The Education system in Sri Lanka does not arm the average Joe with this type of critical thinking, It is a failing which many people do not seem to realize, and actually people do not seem to mind. Critical thinking in the eyes of teachers is NOT to be encouraged, as the teacher’s failings in this regard will be too apparent to the student. There is therefore no chance until we change the attitude of the teachers themselves to be able to take ownership of this way of thinking. It is very sad that what it does is to permanently deny the public a chance of logical reasoning.

Many would say too much knowledge is also bad. I agree, if there is no way to channel this into some useful personal goal. However it is not the quantum of knowledge but the ability to make personal choices out of facts presented and observations made and personal experiences one is confronted with that is important.

Many people are able to brainwash others who are not able think critically. That is why many in the political parties with good discipline and order, such as the JVP are able to survive on a platform that critical thinking will say has no future, but an adherent would swear by as being gospel. This is also the way many preachers and religious leaders are able to mesmerize congregations into believing what they say uncritically.

It is time we start identifying potential leaders who are able to inculcate critical thinking into their platform, and then through their followers get people to think about their lives and goals and then build a following of people who are able to rationally make judgments from the facts presented to them. This way we can begin the long journey of transforming people from being zombies of today to people who have self confidence in themselves and be able to rationalize the choices they make in their lives, not wholly dependent on any other person’s say so but on their honest interpretation of why they believe in what they do. You will be better for it.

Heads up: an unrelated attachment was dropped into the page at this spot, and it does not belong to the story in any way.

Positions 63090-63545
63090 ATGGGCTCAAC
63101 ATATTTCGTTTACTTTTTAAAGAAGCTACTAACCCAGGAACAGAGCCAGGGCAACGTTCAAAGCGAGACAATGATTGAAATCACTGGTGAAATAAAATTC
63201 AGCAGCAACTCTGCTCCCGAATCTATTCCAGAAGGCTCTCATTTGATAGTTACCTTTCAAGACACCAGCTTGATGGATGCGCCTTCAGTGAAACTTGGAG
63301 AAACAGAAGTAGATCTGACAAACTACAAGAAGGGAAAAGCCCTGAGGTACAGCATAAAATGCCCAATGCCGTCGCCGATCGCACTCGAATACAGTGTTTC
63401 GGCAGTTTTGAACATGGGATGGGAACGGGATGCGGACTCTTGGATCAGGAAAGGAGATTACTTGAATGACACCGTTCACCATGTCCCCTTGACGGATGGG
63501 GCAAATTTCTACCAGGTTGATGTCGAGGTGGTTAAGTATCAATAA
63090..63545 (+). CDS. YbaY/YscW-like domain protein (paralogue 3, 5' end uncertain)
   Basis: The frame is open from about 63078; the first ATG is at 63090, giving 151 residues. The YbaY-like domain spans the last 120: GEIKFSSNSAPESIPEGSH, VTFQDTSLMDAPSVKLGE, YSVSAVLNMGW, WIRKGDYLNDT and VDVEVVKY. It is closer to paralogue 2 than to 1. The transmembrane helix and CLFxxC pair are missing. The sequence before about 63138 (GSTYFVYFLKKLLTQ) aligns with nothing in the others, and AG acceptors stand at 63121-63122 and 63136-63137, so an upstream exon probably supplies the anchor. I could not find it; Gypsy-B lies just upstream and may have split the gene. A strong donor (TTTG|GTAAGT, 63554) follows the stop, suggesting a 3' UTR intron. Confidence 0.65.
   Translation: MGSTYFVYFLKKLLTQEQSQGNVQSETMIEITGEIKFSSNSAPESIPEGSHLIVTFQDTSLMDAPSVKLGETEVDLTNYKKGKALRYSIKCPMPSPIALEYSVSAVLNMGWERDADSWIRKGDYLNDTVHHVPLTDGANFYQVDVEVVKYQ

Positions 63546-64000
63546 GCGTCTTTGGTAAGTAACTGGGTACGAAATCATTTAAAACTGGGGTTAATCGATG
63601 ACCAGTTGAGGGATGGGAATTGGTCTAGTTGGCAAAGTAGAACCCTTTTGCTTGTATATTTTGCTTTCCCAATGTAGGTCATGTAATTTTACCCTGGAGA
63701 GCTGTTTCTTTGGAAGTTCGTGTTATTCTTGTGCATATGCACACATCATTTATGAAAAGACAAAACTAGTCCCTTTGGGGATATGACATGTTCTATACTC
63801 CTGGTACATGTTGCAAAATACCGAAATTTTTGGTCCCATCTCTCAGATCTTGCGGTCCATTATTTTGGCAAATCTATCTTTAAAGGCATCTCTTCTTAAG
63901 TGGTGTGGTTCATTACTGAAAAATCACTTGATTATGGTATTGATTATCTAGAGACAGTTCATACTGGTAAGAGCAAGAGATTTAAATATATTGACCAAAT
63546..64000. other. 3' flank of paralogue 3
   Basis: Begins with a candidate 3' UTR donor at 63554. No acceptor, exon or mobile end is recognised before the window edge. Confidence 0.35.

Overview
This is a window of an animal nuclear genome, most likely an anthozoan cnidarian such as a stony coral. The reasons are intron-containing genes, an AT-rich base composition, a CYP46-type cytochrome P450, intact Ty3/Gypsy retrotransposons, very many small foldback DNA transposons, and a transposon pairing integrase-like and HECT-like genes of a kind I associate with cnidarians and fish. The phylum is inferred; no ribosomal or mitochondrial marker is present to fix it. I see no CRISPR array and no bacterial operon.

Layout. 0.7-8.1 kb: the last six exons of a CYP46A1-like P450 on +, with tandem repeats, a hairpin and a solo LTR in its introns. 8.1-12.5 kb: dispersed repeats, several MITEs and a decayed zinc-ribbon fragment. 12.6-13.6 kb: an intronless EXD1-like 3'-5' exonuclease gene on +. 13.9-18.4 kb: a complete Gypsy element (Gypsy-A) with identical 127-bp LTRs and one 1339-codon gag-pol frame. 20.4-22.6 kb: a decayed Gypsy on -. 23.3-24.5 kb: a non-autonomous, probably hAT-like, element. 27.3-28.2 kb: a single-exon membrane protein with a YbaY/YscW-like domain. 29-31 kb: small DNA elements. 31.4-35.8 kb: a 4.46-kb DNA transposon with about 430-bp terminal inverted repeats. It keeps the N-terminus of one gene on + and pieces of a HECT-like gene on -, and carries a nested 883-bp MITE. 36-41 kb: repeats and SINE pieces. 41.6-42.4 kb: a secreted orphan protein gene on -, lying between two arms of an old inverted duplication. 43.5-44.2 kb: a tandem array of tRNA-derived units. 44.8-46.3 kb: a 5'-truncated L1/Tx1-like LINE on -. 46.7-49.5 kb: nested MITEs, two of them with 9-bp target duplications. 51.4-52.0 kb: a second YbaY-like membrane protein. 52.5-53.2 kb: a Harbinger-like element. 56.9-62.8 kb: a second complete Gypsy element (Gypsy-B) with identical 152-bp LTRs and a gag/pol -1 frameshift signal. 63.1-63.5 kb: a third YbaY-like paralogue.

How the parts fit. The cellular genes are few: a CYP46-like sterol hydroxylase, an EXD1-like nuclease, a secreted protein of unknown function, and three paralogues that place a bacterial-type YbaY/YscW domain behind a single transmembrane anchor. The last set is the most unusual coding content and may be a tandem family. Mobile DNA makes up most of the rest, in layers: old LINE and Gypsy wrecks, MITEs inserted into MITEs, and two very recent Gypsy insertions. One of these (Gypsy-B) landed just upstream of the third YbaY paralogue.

Wednesday, October 10, 2012

Two hugely important Bills were passed in Parliament a little while ago (October 10th 2012) and there is no news about it being presented!!! – Local Authorities Special Provisions Bill and the Local Authorities Elections (Amendment) Bill

Parliament in Sri Lanka seems to pass extremely important bills, and the populace appear clueless of their existence thanks to the Media that did not report it in the papers today. Who is to blame?  In this case it was in the order paper of Parliament but the media either chose not to pick on it, or the reporters did not believe it was newsworthy enough to report on. However the consequences of its passing affect every citizen in the country. Now the Local Authorities have the power to elect 70% of the officials on a ward based system on a first past the post basis, and up to a maximum of 30% by the use of the PR method.

It is not as simple as it sounds as there are provisions that affect how the 30% are chosen not as the loser with the highest number of votes at that particular authority and in that order, but by the General Secretary of the party having complete autonomy as to who he chooses to put on the list and the order of preference he chooses.

This has diabolical consequences at the local level, where the Electoral Organizer does not necessarily have any power to appoint local people of his choice in this and may have to submit to higher authority in the party to a person or persons not of his choosing. These people may even oppose him, and so he will be in an unenviable situation where he will have councilors in his local area with whom he may not see eye to eye and who have no following at all in the local area or any base in terms of vote. They are not people (similar to National List MPs) who have ANY political support but are merely appointees due to some favor they have provided to whoever has the power to submit their names to this list.